Re: Back to Hebrew -holem-waw vs waw-holem

From: Peter Kirk (
Date: Tue Jul 29 2003 - 20:22:03 EDT

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    On 29/07/2003 11:20, Ted Hopp wrote:

    >Okay -- there are two Hebrew vowels that are not encoded in Unicode. Their
    >(transliterated) Hebrew names are (caps indicate syllable accent): khoLAM
    >maLE and shuRUQ. The kholam male LOOKS like a "vav with holam" [05D5.05B9]
    >or the alphabetic presentation form FB4B (HEBREW LETTER VAV WITH HOLAM) and
    >the shuruq LOOKS like a vav with dagesh [05D5.05BC] or the alphabetic
    >presentation form FB35 (HEBREW LETTER VAV WITH DAGESH). (For the record, the
    >Unicode HEBREW POINT HOLAM [05B9] is usually called khoLAM khaSER in
    >The two vowels kholam male and shuruq have nothing to do with the consonant
    >vav (HEBREW LETTER VAV) other than that they are written with the same
    >glyph. In unpointed Hebrew text, the vav glyph is used to represent these
    >vowels but, outside of ketiv male, the use is often optional (although
    >sometimes strictly determined by tradition). (For instance, the name Aharon
    >appears in Hebrew bible scrolls sometimes with a vav glyph after the resh
    >and sometimes without. It would be nice if I could search for all
    >occurrences of the name by doing a "match consonants only" search instead of
    >having to resort to regular expressions.) In some texts (e.g., many of the
    >books published by ArtScroll), the kholam male and vav with kholam are
    >rendered differently--the former with the dot centered above the vav and
    >latter with the dot somewhat more to the left. I have not seen a text that
    >renders a shuruq differently than a vav with dagesh. (However, a dagesh has
    >nothing to do with a shuruq, despite the nice little note in the Unicode
    >code chart. A consonantal vav with a dagesh is NOT a shuruq.)
    Thanks for this useful information.

    >Furthermore, context cannot be used to distinguish vav with kholam vs.
    >kholam male. As I posted once before, at least one major dictionary uses a
    >single consonant with both a patah and a kholam male (NOT a consonantal vav
    >with kholam) to transliterate foreign words. Hebrew characters are used for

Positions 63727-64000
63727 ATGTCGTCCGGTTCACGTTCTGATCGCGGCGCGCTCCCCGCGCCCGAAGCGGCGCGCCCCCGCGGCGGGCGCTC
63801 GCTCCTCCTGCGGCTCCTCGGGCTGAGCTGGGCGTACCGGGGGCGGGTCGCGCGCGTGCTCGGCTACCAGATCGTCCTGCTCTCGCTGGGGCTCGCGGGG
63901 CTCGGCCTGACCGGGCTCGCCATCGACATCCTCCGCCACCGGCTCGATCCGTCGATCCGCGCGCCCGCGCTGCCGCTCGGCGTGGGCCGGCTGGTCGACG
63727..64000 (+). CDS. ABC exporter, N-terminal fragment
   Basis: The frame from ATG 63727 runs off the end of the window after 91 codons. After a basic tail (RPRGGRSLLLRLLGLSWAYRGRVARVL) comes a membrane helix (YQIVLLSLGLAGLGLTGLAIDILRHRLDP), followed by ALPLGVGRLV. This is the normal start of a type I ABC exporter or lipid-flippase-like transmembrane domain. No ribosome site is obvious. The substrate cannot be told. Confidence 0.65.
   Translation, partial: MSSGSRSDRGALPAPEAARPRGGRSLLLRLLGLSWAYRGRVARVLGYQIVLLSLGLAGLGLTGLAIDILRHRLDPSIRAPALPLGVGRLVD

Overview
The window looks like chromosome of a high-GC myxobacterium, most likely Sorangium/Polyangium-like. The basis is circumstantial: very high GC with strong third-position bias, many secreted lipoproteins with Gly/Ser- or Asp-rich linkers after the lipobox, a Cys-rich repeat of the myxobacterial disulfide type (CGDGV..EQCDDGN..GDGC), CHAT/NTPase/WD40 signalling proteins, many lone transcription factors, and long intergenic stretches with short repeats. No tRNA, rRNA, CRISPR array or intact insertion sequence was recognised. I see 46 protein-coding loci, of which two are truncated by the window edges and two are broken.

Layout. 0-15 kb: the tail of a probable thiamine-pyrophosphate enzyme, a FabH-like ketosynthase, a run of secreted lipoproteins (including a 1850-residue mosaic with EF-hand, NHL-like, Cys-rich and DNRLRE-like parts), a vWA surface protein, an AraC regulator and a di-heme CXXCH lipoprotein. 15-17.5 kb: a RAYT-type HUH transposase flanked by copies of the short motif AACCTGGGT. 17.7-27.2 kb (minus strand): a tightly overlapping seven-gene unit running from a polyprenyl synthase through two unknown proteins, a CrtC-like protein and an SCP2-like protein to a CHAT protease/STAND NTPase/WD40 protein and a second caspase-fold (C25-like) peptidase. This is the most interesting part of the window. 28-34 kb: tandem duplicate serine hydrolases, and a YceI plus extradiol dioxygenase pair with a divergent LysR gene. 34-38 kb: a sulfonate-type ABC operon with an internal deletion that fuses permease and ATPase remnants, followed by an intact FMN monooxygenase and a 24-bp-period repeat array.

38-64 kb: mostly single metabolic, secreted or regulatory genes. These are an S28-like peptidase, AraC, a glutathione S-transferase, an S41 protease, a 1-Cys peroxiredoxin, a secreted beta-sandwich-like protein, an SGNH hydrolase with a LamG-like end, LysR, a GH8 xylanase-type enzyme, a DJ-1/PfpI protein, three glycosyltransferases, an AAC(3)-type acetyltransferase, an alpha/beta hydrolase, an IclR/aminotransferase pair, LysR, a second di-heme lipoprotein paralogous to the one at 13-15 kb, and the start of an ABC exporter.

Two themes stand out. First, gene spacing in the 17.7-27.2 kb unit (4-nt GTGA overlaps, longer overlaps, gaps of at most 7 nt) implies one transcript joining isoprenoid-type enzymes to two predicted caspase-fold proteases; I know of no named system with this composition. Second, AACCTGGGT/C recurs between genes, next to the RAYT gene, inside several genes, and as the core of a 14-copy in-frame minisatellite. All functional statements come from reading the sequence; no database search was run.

>much more than spelling Hebrew words.
    Good point. The algorithm I suggested works only for orthographically
    regular Hebrew.

    >These different uses for the same (or approximately same) glyphs cannot, as
    >far as I know, be distinguished in Unicode. (Putting a HEBREW POINT HOLAM in
    >front of a HEBREW LETTER VAV would just associate the kholam with the
    >preceding letter.) It might be nice if there were different code points for
    >them. Alphabetic presentation forms don't quite do the trick. When I first
    >saw it, I had assumed that FB4B was supposed to be used for kholam male (and
    >that's what we use it for in our code). Of course, I could have assumed that
    >it was intended for (consonantal) vav with kholam. However, that sequence
    >automatically renders with the dot more to the left, so (for us) a
    >presentation form was unnecessary in that case. Will all font designers who
    >include Hebrew alphabetic presentation forms conform to my assumptions? Can
    >anyone authoritatively say what was intended? I don't think so. This is a
    U+FB4B has a canonical decomposition into vav holam, so cannot be used
    for anything distinct from vav holam. Maybe it was originally intended
    for holam male, but if so the people who defined the decomposition
    forgot that. But there is nothing to stop the UTC defining a new
    character HEBREW LETTER HOLAM MALE with no canonical decomposition (but
    perhaps a compatibility one), a glyph with the holam clearly to the
    right, and a note explaining the distinction from vav plus holam. That
    would be one sensible way ahead.

    >Other typographic curiosities: The HEBREW POINT QAMATS [05B8] is used for
    >two Hebrew vowels: qamats katan (pronounced in Israeli Hebrew like the 'o'
    >in American English 'corn', as is kholam male) and qamats gadol (pronounced
    >like 'a' in American English 'father', as is patah when not under a final
    >HE, HET, or AYIN). Dictionaries usually list the two as separate vowels but
    >render them identically. HOWEVER, some text publishers now distinguish these
    >two vowels typographically (e.g., Revised Siddur Sim Shalom published by the
    >Rabbinical Assembly). Perhaps there should be an alphabetic presentation
    >form for qamats katan.
    The two qamatses were distinguished as early as 1850 in Benjamin
    Davidson's "The Analytical Hebrew and Chaldee Lexicon", of which I have
    a facsimile edition. But Davidson did not distinguish the holam vavs or
    the shevas.

    >The same comment goes for HEBREW POINT SHEVA [05B0]: in pronunciation it
    >comes in two flavors, called sheva na ("moving sheva" -- pronounced
    >something like the vowel segol) and sheva nakh ("resting sheva" -- silent).
    >Again, most dictionaries list these as separate vowels but render them
    >identically, while some publishers now distinguish them typographically
    >(e.g., Tikkun Korim Simanim, published by Feldheim). Again, should there be
    >an alphabetic presentation form for sheva na?
    >With that, I'll leave off.
    >Ted (not content with a focussed discussion)

    Peter Kirk

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